In the UK the treatment of animals is controlled by the Veterinary Surgeons Act 1966 .The main aim of this act is to prevent lay people practising 'veterinary surgery ' which is defined as :
(a) the diagnosis of diseases in , and injuries to , animals including tests performed on animals for diagnostic purposes;
(b) the giving of advice based upon such a diagnosis;
(c) the medical or surgical treatment of animals; and
(d) the performance of surgical operations on animals.
Julie at work
Massage is covered under an *Exemption Order (1962) as a manipulative therapy.
'In the view' of some members of the RCVS Aromatherapy 'diagnoses and treats' and should therefore only be administered by a vet trained in this modality .
We abide by (a), (b) , (c) and (d) ,always work with veterinary approval , only address minor ailments or behavioural problems, do NOT 'diagnose and treat.' . Legal counsel assures me that we are working completely within the law . In fact many of my student & graduate cases are vet referrals!
NB The House of Lords Select Committee on Science and Technology ( Complementary and Alternative Medicine , November 2000 ) defined Massage & Aromatherapy as 'complementary' because they 'do not purport to embrace diagnostic skills'.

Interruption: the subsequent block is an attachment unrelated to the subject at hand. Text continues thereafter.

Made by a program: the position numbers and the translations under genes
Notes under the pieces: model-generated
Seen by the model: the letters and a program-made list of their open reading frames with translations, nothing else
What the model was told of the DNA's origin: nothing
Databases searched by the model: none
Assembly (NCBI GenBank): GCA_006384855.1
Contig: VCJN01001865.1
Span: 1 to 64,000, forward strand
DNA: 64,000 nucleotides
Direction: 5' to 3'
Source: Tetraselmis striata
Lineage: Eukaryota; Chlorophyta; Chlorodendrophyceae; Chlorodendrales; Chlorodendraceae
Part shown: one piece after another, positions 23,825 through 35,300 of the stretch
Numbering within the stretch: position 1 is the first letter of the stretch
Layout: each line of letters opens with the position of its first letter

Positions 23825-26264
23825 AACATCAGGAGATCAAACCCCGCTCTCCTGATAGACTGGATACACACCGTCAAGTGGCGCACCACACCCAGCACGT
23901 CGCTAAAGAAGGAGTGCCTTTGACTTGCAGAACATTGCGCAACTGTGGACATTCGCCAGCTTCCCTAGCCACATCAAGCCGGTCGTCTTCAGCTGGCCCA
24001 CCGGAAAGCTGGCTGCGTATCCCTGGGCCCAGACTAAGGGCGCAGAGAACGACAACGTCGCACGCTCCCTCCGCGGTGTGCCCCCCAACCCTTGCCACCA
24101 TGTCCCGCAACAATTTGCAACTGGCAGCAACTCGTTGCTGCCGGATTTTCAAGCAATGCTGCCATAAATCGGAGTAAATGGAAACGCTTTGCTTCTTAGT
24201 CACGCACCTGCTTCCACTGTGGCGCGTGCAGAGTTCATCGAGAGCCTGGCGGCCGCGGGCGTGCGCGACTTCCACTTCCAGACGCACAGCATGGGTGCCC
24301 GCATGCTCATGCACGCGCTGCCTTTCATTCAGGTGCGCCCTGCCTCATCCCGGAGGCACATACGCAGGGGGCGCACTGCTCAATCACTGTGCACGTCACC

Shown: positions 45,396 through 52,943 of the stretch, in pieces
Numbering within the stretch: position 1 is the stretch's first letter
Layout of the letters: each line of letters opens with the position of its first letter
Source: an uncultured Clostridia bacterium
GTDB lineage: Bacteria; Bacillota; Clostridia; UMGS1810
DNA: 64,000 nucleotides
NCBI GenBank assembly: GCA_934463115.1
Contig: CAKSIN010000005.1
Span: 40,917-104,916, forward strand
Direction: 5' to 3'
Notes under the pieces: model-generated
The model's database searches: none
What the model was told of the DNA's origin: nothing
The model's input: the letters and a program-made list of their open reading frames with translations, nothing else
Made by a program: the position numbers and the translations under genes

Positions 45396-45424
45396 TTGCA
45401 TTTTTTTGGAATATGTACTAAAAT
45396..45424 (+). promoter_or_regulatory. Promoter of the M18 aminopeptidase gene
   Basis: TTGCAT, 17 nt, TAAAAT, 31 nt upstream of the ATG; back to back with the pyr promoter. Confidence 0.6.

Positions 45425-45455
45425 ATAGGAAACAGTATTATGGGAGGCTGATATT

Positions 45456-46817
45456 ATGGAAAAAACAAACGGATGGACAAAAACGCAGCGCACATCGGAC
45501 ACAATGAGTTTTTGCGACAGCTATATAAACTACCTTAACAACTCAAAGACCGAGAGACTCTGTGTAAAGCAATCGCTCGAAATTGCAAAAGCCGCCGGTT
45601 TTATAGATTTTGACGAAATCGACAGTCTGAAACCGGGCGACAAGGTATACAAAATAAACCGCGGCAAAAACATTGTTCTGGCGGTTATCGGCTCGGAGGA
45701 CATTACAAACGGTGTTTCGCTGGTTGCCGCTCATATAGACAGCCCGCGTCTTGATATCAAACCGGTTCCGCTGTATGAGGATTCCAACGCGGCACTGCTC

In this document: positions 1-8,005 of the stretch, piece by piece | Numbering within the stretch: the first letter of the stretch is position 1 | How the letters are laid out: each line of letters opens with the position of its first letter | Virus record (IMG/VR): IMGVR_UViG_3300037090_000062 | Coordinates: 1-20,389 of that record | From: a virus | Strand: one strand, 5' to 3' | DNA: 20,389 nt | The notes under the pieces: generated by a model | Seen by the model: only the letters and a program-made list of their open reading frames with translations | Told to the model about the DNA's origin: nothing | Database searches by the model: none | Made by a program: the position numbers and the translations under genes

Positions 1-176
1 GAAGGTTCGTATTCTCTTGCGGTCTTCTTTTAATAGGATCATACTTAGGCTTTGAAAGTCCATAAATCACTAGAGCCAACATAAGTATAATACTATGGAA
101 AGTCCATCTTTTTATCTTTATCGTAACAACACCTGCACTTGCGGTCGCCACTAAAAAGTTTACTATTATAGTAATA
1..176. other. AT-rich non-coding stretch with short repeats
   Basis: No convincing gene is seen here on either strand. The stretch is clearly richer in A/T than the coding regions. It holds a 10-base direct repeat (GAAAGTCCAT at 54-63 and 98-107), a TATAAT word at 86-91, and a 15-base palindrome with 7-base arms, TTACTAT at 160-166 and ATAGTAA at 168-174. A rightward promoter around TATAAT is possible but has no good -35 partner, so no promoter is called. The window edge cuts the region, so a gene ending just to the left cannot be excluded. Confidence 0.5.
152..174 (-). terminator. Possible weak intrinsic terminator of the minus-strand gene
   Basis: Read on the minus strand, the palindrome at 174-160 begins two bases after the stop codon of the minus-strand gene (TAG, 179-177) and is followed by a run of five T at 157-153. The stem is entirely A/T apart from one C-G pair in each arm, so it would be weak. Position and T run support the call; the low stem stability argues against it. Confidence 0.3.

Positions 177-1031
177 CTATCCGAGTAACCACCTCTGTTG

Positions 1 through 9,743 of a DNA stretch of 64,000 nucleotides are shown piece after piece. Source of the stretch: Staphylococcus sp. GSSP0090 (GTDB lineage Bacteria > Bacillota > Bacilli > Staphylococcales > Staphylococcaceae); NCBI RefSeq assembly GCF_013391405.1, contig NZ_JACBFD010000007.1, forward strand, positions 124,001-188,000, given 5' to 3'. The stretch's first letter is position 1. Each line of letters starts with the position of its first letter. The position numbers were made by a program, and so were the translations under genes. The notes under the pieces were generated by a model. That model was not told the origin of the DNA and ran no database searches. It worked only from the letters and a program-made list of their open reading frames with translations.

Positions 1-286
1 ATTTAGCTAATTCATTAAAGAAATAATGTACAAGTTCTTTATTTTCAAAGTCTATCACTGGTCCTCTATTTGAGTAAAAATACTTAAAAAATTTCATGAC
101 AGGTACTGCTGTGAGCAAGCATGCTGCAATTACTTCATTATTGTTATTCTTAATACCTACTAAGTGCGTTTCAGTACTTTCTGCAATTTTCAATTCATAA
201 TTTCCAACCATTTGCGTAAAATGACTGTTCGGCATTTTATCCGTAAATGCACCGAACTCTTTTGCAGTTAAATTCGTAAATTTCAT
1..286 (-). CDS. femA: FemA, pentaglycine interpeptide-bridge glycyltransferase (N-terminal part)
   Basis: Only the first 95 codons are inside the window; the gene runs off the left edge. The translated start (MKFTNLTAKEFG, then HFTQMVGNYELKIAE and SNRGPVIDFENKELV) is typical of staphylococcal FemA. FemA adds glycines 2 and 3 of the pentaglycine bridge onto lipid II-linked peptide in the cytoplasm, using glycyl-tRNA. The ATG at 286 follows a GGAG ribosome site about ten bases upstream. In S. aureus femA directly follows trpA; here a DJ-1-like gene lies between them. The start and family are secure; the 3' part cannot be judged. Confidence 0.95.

For a full report on the legal situation e-mail me - email@example.com (please include your 'phone number in the e-mail).
Footnote :The Department for the Environment Food & Rural Affairs (DEFRA) has other treatments under review for exemption. * These include the artificial insemination of equids by non- vets , the broadening of the scope of equine dentists and the possibility of allowing veterinary nurses to work on horses. There may be more changes in the pipeline. Pat is one of the consultees. To participate in this consultation process contact Aroon.Korgaonkar@defra.gsi.gov.uk
Update September 2008: Defra has had to shelve its contribution until 2011 but the RCVS has set up a committee to consider ways that changes can be made to the Veterinary Surgeons Act, in the long and short term.'
Update November 2012: The RCVS is sharing a review of regulation for lay professionals with Defra and the Defra person tasked with this project is Aroon Korgaonkar ( Aroon.Korgaonkar@defra.gsi.gov.uk ). I am in contact with Aroon and have recommended National Occupational Standards and a Code of Practice rather than regulation as in other professions the latter has led to political in fighting and exorbitant fees to professional bodies.
Within the training industry a 'governing body' is an umbrella group of like minded training providers who agree on best practice and standards of education within their chosen field. Despite a statement from the Guild of Essential Oils Therapists for Animals (GEOTA) to the contrary, there is no governing body for this work.
Issue 258 of 'Your Horse' page 61 stated: ' Your complementary therapy course should be RCVS approved'. As the RCVS does not involve itself in therapies provided by lay people I sent this quote to Mark Elliott MRCVS, who replied: ' This is absolutely not the case with respect to non-vets. I understand that there may be some making such claims to try to support their courses incorrectly.'